The first caching plugin currently in the WordPress.org leaderboard is LiteSpeed Cache (#18 out of 59,298 plugins), boasting 22.7M downloads (all time) for 2,160,658 active websites. That could be the sign of a good 9.5% activation rate but, as we said earlier, the frequency of updates has an impact on the download count. In this case, as you can see from the graph below, we don’t have that many updates. In other words if the plugin had been updated more frequently, we would have had a lower activation rate.
Yoast SEO’s main competitor, All In One SEO, has been downloaded 86.2M times for 3+M active installs according to WordPress.org, which would give an “activation rate” of 3.4%(vs 2.1% for Yoast, an older player).
I’m also curious to see the numbers of ACF (Advanced Custom Fields).
24.2M downloads vs 2+M active installations, that’s a very healthy 8.3% “activation rate“.
SiteGround Optimizer is an interesting one. The plugin is shipped by default with all WordPress installations on SiteGround. So far it’s been downloaded 31.9M times and has apparently retained 1+M uses, just above 3%.
Better Search Replace, which enables you to search for strings in your DB and replace them by a new one, has been downloaded 5.8M times, with still 1+M active installations (17.2% “activation rate”).
Dynamic.ooo, one of the most popular add-ons for Elementor, marketed by an indie developer, has been downloaded 111,574 times with 20,000+ active installations, which translates into a c. 20% “activation rate”.
What can we learn from the stats collected on WordPress.org?
As you can see, there’s a huge difference between the download count and the ultimate activation.
1° you only retain a fraction of your downloaders as active users (As in most download schemes. The same challenge is faced by mobile app developers for instance.).
2° the more frequently you update your plugin, the more you’ll lower the proportion of active installations VS overall downloads. And WordPress.org doesn’t give us any indication of the UNIQUE downloaders.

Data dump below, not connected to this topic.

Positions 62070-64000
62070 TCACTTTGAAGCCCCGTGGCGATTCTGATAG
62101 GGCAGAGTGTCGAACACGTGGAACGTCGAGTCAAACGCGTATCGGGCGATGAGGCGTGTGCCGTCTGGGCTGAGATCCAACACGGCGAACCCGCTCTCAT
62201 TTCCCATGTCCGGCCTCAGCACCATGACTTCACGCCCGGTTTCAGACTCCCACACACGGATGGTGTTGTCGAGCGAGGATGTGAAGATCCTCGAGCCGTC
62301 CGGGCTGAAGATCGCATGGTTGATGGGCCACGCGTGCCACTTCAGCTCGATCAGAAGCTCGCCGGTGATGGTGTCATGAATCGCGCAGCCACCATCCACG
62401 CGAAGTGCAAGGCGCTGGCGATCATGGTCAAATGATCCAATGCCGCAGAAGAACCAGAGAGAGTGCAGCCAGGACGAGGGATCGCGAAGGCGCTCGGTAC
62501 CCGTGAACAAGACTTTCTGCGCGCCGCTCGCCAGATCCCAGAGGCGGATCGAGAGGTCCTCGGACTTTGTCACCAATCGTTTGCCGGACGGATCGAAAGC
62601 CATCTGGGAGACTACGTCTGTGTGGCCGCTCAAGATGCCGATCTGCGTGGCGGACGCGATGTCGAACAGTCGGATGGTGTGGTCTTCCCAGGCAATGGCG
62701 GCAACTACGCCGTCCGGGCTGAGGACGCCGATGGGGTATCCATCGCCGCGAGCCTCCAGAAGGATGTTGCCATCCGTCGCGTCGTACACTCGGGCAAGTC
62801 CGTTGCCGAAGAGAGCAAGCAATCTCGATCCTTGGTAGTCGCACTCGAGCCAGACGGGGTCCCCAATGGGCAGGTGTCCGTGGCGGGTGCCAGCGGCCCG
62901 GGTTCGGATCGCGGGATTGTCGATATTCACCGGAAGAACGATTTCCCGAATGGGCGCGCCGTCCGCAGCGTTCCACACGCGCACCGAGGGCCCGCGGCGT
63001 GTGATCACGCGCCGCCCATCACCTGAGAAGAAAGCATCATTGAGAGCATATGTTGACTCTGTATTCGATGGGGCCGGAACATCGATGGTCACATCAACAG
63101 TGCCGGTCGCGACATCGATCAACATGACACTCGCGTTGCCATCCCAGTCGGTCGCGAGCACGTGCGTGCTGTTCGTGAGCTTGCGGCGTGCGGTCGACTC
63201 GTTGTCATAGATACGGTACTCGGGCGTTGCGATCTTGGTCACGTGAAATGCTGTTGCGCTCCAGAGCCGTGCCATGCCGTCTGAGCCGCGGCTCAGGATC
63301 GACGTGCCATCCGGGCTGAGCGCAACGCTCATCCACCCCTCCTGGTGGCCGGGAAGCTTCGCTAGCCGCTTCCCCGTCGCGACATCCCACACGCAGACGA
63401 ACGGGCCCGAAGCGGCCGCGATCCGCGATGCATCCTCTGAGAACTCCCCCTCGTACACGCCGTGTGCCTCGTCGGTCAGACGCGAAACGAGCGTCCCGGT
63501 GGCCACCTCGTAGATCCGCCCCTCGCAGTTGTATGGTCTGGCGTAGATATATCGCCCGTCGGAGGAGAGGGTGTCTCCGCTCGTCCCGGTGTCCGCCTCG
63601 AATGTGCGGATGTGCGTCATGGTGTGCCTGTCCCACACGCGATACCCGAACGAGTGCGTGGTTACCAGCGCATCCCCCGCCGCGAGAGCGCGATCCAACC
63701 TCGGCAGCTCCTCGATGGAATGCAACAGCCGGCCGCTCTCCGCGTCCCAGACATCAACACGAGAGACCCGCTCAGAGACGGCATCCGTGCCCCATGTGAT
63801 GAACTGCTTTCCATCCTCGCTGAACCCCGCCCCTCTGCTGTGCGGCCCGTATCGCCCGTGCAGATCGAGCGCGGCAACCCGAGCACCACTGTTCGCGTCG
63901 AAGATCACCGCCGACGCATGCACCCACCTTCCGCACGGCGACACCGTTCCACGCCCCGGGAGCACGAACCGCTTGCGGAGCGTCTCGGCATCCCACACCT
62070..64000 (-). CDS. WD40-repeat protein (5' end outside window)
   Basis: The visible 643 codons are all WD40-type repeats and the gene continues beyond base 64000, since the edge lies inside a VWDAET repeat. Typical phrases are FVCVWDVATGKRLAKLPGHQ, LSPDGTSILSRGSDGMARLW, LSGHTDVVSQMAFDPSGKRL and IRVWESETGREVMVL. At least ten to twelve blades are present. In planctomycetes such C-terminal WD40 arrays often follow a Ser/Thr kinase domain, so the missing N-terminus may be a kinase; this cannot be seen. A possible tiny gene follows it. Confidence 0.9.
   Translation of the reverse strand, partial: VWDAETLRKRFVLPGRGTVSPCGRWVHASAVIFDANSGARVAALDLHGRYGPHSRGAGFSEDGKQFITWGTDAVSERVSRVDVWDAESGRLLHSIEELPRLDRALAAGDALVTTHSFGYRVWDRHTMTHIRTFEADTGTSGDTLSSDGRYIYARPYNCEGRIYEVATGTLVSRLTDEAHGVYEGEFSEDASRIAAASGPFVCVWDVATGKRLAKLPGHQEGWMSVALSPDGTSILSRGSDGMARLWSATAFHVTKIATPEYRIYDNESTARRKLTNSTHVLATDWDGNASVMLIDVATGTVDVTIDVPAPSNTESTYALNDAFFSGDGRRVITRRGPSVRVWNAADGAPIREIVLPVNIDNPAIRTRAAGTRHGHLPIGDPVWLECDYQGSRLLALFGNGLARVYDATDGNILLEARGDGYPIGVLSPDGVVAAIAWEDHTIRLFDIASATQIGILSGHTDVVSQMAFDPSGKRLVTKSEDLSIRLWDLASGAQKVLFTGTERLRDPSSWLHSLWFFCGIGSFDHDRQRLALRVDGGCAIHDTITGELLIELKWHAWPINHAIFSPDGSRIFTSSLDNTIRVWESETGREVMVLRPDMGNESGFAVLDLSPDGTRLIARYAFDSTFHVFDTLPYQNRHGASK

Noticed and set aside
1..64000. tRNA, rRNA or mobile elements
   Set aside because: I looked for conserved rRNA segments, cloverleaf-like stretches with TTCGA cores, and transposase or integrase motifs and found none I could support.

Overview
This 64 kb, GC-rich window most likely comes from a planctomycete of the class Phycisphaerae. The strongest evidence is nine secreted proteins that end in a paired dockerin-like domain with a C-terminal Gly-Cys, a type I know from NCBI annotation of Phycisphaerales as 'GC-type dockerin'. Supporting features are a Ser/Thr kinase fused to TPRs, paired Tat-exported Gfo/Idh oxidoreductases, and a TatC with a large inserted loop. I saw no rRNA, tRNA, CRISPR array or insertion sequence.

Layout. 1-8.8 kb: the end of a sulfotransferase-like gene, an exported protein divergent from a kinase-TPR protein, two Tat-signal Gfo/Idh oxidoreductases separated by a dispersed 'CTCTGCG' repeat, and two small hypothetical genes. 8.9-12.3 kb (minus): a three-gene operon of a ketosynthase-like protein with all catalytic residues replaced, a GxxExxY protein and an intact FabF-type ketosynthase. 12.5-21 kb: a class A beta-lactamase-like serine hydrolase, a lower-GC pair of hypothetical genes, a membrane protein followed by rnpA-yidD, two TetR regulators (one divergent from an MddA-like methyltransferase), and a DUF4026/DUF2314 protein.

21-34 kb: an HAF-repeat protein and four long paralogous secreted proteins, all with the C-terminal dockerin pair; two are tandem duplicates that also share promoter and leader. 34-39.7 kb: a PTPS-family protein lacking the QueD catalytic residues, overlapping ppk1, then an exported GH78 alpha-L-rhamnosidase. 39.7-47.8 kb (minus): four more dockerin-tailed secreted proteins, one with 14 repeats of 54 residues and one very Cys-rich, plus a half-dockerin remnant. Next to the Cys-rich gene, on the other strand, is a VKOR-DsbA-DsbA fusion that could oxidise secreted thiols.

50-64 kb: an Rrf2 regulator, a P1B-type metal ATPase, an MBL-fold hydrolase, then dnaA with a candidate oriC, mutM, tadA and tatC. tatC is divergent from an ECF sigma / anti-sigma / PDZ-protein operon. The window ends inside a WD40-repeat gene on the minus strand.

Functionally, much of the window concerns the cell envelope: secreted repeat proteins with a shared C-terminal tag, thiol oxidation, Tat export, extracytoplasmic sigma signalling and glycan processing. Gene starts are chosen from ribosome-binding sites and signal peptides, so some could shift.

We would be curious to find out the actual ratios between unique downloaders and active installations.
Some plugins perform better than others because they’re stickier by nature, either because you can’t simply uninstall them without damaging your site (ACF) or because they’re of the “install & forget” type (LiteSpeed Cache).
Some plugins are downloaded for episodic usage, such as Better Search Replace, and left idle on the site, which explains their fairly high net activation rate.
Some plugins are a lite or trial version of the full service, which obviously impacts their final conversion rate (even if, usually, plugin developers maintain both a fully functional lite free version and a premium one).
When looking at the net current activation rate, you also have to bear in mind the age of the plugin (as for Yoast vs Dynamic.ooo) and the impact of the law of diminishing returns (the yield usually decreases at higher levels).
If you want to get a more accurate comparison between 2 players, you should compare their download numbers outside of the update windows. And to get an idea of the effectiveness of their conversion, see whether there’s a significant discrepancy between download counts differences AND active installations differences.
For instance if 2 plugins have a fairly identical amount of downloads per day outside of update windows BUT a 1 to 5 difference in active installations, you can assume that the lowest one isn’t converting as well as its competitor, provided of course that they were founded roughly at the same time (otherwise a smaller number could be explained by younger age).
Have fun playing with the numbers, bearing in mind the methodological caveats mentioned above (the impact of updates and age on the ratios)!